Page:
Hundreds march in Amsterdam to support beaten gay couple

AMSTERDAM (AP) — Hundreds of people walked hand-in-hand through Amsterdam on Wednesday to show solidarity with two gay men who were badly beaten over the weekend in the eastern city of Arnhem.

The peaceful march was part of a national outpouring of emotion over the beating of the married couple by a group of youths.

The men told police the confrontation started because they were holding hands.

Five suspects, all in their teens, will be charged Thursday with causing serious bodily harm, prosecutors said, adding that they are still investigating the motive of the attack.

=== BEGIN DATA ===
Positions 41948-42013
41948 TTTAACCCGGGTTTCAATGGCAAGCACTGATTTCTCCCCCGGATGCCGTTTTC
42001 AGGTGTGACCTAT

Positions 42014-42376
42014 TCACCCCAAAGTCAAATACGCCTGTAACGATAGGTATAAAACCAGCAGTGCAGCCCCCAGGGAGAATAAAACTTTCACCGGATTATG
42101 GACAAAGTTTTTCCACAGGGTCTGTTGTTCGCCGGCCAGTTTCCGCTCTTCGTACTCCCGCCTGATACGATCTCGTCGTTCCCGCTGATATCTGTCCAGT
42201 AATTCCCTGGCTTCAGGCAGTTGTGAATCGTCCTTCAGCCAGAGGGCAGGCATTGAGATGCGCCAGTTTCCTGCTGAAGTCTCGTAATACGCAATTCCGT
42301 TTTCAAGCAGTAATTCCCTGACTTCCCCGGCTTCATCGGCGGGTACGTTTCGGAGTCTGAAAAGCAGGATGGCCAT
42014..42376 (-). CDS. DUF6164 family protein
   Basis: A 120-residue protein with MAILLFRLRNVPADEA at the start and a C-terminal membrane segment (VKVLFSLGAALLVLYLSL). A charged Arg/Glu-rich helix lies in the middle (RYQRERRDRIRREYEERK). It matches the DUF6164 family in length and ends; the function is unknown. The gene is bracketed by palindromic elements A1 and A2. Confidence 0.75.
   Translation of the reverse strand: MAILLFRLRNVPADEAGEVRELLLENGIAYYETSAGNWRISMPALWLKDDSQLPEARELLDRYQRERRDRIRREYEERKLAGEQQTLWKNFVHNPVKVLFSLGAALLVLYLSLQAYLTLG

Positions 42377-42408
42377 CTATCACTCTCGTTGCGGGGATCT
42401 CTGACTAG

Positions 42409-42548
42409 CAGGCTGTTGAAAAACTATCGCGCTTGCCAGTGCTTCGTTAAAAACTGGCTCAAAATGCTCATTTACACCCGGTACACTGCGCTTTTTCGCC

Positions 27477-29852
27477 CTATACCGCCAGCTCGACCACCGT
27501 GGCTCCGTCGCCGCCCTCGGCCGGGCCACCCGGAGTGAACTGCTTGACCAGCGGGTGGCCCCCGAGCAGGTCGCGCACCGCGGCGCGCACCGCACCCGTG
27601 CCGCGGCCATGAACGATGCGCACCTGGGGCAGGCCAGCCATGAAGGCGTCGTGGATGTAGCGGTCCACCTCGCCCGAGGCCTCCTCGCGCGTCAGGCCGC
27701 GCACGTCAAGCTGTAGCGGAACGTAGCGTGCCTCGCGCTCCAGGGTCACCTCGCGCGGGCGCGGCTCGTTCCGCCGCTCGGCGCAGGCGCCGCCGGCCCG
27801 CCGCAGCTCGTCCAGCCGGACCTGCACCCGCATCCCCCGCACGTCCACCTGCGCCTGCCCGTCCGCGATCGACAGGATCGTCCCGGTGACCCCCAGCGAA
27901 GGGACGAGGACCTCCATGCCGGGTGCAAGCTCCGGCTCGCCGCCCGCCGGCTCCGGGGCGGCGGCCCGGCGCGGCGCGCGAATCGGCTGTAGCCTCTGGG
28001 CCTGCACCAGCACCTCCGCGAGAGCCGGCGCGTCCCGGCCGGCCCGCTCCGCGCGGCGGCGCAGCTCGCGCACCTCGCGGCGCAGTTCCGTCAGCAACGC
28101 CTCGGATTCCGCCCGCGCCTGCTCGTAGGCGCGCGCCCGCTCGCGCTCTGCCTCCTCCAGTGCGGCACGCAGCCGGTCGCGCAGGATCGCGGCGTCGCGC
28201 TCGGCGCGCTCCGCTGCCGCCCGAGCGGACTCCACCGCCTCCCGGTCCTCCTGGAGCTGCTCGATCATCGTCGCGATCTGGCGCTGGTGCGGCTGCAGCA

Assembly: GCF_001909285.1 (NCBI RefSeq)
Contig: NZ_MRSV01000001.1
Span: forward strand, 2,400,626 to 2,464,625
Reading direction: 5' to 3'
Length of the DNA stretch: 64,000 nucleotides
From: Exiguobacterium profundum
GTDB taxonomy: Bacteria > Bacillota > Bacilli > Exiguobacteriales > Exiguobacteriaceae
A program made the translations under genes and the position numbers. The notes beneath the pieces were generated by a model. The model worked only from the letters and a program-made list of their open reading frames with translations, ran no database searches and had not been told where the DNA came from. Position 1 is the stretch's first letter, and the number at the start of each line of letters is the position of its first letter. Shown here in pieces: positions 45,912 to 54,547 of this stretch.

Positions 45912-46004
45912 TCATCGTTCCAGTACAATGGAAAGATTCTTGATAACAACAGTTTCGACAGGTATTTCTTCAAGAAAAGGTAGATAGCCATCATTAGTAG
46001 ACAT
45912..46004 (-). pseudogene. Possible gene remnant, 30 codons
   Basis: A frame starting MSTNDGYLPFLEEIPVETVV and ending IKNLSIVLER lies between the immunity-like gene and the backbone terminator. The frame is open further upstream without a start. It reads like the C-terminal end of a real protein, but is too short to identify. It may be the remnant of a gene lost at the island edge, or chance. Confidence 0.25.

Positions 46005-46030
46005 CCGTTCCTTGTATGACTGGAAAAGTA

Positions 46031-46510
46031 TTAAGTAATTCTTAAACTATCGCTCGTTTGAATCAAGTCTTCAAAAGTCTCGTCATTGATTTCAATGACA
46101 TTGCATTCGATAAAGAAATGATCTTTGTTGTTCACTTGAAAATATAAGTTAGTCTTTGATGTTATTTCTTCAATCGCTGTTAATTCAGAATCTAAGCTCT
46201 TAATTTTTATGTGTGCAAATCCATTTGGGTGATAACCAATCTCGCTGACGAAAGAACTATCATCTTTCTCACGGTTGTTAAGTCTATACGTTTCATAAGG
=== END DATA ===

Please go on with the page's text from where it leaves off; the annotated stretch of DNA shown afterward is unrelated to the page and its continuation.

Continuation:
Marcher Marion van Hees, 68, said she campaigned for gay rights during the 1960s.

"I thought we were finished with it, that we had achieved it. But that is not the case, and that is very sad," she said. "So I'm going back onto the barricades."

Sjag Kozak, 42, an Israeli who married his husband in Amsterdam and has lived in the city for 21 years, said he wanted to show solidarity with the beaten men, but also "to show the world that it is possible to walk hand-in-hand in Amsterdam."